9 October 2017

Early Encounters With The Horned God

I grew up in Wales and I read all the 2000AD I could lay my hands on, so Cernunnos was going to be an obvious gateway into the world of Celtic myth. The Horned God is a tricky one, for sure. He is the easiest way to understand that there's more to life than a binary categorization of things into good and evil.

It's a long way to get from one place to another, for sure, and through a tangled wood of myth-making, shadows and appropriated truths. I am just over forty years old so I was of an age to be reading children's literature in the early 80s. This was a long, long time before Wikipedia so, although I can send you straight to reasonable definitions of all the things I mention here, you have to understand this is a modern luxury.

I think my first encounter with the Horned God in any sensible shape is with the inclusion of the character Herne the Hunter in the 1984 adaptation of John Masefield's The Box of Delights.

Which, obviously I can now just show you via YouTube. As you can tell it's a bit of a head-bender, even now, adapting the transformation battle from the myth of Taliesin and adding a strange interlude into the flow of the plot of the story. Naturally this would lead to an inquiry about who the hell that Herne the Hunter guy was from any nine-year-old boy. The problem is that in 1984 the available adults around me had lost touch with the notion of the Horned God, and tended to view the world as a series of dualities.

The matter was further confused when I encountered Alan Garner's Bresingamen books, at the time there were two The Weirdstone of Bresingamen and The Moon of Gomrath. The 20th Century was a wild time for children's literature. I think a lot of stuff got past editors who might have questioned the completely insane trips through philosophy and mythology that occurred in these volumes because it was "for kids" and hence didn't need to be coherent and were allowed to be disturbing in a deep place where lives the soul of man because it had been trivialised. (Trivialised in the heads of the marketing bods at the publishing houses, the writers showed every signs of taking this stuff very seriously.)

The Moon of Gomrath introduced me to the Wild Hunt, which in some places was thought to be lead by Herne the Hunter. Somewhere along the line I got introduced to Pan from Greek Mythology as well. I remember asking my grandmother for some explanation of the Wild Hunt and she couldn't do much better than explain that it was a "third force" in the book beyond the forces of good and evil.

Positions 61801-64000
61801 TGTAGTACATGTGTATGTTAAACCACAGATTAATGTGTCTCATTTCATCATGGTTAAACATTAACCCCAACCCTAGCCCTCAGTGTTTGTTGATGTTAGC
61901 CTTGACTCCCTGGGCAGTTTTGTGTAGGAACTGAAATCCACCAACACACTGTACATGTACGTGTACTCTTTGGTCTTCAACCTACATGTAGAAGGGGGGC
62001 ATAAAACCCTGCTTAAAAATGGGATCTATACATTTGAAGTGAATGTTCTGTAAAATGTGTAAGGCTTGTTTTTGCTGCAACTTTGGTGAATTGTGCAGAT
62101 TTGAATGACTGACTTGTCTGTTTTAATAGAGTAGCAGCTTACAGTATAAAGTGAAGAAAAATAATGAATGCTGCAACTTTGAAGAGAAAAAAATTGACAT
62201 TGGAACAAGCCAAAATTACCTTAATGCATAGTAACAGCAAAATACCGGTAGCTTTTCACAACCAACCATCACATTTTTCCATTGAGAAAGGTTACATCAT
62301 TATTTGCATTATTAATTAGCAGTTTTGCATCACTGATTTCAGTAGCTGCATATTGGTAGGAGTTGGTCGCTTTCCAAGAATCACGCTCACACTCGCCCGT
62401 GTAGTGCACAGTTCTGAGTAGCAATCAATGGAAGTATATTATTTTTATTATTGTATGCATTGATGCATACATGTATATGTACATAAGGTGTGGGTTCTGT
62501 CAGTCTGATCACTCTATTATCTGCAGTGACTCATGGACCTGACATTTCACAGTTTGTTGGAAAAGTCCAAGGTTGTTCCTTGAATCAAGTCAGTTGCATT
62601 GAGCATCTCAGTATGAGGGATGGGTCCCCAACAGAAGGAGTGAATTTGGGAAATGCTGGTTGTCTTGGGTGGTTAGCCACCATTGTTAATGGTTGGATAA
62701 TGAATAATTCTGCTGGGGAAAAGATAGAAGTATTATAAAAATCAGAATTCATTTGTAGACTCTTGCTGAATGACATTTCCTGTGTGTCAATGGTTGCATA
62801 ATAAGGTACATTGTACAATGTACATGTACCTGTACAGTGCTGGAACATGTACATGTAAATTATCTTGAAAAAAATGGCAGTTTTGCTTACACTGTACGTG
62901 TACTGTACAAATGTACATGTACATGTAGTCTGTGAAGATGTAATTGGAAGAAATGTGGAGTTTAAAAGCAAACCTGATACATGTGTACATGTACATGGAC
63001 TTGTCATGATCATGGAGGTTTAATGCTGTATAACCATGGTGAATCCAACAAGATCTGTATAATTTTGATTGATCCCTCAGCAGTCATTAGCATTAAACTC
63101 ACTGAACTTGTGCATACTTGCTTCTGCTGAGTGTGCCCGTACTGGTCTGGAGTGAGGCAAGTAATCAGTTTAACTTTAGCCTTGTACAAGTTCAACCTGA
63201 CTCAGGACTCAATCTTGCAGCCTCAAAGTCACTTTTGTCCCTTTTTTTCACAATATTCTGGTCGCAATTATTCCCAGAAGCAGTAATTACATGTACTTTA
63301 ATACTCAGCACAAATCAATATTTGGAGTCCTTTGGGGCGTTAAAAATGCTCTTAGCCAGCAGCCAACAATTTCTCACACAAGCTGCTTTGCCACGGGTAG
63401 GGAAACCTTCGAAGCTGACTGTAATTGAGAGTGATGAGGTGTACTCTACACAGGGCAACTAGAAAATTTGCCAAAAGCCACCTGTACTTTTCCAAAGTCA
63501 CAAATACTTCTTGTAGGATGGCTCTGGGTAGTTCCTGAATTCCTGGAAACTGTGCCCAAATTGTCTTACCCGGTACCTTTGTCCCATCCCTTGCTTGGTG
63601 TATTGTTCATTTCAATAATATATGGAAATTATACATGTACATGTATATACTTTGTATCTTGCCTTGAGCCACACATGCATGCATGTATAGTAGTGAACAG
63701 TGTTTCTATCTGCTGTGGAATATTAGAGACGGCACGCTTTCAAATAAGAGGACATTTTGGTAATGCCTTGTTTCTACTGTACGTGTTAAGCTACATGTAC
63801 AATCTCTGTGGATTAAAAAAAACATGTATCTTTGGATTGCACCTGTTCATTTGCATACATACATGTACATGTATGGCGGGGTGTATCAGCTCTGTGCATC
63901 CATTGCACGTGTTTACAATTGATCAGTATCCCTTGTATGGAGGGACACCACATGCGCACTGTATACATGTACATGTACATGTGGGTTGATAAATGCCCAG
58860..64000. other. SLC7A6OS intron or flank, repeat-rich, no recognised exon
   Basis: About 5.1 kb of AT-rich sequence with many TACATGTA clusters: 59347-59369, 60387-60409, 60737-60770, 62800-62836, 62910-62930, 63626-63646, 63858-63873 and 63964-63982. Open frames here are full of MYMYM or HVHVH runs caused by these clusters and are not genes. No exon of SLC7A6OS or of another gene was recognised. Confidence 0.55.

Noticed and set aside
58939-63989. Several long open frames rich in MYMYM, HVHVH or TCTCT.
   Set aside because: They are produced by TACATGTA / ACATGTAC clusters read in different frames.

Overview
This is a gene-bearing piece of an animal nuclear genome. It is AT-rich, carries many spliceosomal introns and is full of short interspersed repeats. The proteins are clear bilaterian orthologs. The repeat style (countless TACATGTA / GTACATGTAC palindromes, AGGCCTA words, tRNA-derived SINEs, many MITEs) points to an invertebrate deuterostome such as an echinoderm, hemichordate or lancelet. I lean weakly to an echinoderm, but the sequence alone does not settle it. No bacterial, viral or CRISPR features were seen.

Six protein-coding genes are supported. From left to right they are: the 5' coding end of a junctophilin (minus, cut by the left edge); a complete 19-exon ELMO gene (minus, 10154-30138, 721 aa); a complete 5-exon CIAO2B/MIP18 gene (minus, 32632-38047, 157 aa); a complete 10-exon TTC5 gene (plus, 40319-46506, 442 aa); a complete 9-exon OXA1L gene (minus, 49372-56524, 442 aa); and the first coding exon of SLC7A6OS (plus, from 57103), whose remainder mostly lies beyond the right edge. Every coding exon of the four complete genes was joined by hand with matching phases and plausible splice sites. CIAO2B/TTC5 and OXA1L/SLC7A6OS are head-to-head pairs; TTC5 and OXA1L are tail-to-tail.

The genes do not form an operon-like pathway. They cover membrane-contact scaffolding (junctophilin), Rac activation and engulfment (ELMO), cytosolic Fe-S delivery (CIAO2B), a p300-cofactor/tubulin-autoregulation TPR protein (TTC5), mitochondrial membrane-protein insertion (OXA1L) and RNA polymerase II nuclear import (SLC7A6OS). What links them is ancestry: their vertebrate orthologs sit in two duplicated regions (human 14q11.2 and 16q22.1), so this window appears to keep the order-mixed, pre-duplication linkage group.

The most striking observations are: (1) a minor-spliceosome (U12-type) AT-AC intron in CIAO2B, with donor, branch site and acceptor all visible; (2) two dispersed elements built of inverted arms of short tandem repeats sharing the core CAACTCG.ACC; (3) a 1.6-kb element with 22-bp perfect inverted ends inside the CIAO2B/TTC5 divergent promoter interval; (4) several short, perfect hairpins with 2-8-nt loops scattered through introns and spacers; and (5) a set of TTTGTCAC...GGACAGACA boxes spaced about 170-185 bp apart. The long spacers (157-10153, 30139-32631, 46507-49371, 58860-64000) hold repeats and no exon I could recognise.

I think that's doing pretty well without going into the exact idea of expanding out from a Tolkien-esque allegory into a new space in which myth connects the human soul to the very well-spring of magic and creativity. Much apart from anything else I think those concepts are troublesome to me even now, let alone when I was nine and I think my grandmother, despite her love of weird fantasy fiction, would have thought that notion beyond the pale.

Right at this moment it seems obvious to me that as a budding writer of fantasy and horror, living in Wales from the age of 7 until I left at 20, that I would develop a fascination with the lore of the British Isles and, more specifically, the mushy corpus of "Celtic Mythology"*. One of the most fascinating things about the Celtic mythology specifically was that it served as an inspiration for authors like Garner but rarely was it adapted in the way that, for example, Roger Lancelyn Green wrote The Tales of Robin Hood. Robin Hood is a fascinating folk hero for different reasons, in that his story is believed to be tied down and defined; this is impossible. Green also wrote of King Arthur, a figure who edges into the Celtic realm and preserves this idea that his myth cannot be definitively captured or set down; this is true but it shouldn't stop us from trying, in fact in the struggle to attain an impossible definitive telling of a tale is the well from which all storytellers should draw.

At the time of experiencing this fascination, however, there were frequent times when I felt like I should just give up. It was immensely frustrating to read stories by people inspired by stories that they appeared to know when I couldn't find an "authoritative" version to separate out what was "real mythology" from the poetic licence of the author.  Now I know that they only had a little more knowledge than I did and a better idea of how to do research, they were riffing off the same anthropological sources as I was, so, in short they had more idea of how to look for stuff and so had a slightly broader experience of the topic. I didn't appreciate in my late childhood/early teens how slight the older author's advantage was.

As I grew older still I continued not to have the internet, I continued to experience a surrounding apathy for my own interest in these topics, but I did continue my interest due almost entirely to my love for the stories of Slaine in 2000AD

Next Time: My Adventures With Slaine and Celtic Mythology

*Celtic Mythologians tend to attach the lore to Ireland and then add Scotland as a footnote to that, get quite excited about also mentioning the Cornish and leave the Welsh out of it because they have the Mabinogion.

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